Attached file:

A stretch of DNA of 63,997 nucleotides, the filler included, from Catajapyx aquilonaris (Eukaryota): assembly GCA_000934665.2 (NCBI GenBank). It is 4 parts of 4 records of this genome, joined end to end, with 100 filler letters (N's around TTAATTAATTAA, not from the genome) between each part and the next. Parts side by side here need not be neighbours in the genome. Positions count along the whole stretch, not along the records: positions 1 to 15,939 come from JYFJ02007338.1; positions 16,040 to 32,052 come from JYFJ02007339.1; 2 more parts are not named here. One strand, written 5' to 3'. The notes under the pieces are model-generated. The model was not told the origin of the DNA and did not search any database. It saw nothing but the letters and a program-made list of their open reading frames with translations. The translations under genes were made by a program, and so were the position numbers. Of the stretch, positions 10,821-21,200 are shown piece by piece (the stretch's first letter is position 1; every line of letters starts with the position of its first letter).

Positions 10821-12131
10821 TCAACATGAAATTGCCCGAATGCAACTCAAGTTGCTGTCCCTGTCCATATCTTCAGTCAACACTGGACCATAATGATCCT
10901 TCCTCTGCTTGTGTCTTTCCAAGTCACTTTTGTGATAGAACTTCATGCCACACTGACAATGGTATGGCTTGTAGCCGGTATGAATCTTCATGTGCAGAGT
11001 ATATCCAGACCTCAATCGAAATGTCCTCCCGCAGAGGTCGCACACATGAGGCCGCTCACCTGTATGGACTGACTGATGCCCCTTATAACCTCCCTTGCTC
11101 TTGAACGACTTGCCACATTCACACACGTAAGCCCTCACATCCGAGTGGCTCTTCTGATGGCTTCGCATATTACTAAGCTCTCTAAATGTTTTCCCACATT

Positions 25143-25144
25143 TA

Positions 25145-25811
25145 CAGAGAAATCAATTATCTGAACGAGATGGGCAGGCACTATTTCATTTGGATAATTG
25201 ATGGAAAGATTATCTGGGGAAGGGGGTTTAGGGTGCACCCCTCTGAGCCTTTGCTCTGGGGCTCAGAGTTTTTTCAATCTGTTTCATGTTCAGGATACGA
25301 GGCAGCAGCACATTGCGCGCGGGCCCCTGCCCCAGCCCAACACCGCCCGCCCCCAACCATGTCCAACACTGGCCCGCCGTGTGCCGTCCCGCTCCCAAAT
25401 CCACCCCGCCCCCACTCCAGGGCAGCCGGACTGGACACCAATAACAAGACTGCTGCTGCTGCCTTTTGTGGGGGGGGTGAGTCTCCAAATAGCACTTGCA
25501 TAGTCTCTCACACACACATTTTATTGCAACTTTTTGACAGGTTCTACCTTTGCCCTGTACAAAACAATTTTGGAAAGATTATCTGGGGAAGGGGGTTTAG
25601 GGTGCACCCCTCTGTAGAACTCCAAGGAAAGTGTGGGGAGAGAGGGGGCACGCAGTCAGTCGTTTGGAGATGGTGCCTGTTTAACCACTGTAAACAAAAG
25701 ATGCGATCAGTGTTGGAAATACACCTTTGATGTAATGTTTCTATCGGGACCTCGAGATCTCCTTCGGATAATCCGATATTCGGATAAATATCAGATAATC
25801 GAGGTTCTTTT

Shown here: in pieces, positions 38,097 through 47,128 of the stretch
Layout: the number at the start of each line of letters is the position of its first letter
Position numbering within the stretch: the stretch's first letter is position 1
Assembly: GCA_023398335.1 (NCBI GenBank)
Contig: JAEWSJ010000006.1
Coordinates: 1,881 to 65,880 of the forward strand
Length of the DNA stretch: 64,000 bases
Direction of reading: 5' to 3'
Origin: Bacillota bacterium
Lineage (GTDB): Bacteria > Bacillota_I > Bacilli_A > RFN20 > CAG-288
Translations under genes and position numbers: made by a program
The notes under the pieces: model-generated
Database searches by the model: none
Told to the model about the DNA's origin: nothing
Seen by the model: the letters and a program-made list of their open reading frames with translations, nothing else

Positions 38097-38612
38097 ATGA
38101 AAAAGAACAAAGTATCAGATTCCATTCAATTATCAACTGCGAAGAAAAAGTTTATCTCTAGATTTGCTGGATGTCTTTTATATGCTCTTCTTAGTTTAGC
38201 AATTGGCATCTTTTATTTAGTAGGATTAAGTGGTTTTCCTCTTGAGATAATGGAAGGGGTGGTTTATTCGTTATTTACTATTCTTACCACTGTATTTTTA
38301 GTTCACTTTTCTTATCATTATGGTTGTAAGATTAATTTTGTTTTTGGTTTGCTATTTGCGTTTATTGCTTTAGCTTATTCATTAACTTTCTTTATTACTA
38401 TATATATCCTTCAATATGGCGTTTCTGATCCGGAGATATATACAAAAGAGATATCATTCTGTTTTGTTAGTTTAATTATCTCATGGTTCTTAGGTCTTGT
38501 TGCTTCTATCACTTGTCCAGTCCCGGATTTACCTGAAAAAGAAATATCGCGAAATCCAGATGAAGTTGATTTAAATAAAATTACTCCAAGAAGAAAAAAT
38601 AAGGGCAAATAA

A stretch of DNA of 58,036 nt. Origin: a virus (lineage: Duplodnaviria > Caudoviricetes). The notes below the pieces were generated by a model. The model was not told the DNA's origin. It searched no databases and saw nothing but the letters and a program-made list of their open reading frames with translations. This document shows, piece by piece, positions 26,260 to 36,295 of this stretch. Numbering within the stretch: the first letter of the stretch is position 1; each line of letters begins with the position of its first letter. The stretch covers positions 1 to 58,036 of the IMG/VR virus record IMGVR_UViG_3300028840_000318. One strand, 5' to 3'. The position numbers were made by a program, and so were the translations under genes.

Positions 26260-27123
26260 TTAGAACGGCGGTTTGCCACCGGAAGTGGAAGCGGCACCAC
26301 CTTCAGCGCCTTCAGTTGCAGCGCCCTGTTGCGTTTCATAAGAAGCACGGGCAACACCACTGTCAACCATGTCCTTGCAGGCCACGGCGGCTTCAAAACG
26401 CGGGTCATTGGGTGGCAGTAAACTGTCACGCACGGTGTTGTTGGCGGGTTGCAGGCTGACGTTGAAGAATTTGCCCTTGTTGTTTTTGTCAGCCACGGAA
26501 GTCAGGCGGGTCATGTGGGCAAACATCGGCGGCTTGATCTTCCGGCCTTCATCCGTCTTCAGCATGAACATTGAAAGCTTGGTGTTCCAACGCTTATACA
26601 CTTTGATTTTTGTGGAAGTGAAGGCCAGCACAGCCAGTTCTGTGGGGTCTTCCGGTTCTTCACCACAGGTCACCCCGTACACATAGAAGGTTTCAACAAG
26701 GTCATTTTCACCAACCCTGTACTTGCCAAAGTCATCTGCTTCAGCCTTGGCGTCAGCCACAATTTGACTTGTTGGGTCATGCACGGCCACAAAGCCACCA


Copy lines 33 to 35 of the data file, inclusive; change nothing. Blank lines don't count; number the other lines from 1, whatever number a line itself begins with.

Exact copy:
Positions 38097-38612
38097 ATGA
38101 AAAAGAACAAAGTATCAGATTCCATTCAATTATCAACTGCGAAGAAAAAGTTTATCTCTAGATTTGCTGGATGTCTTTTATATGCTCTTCTTAGTTTAGC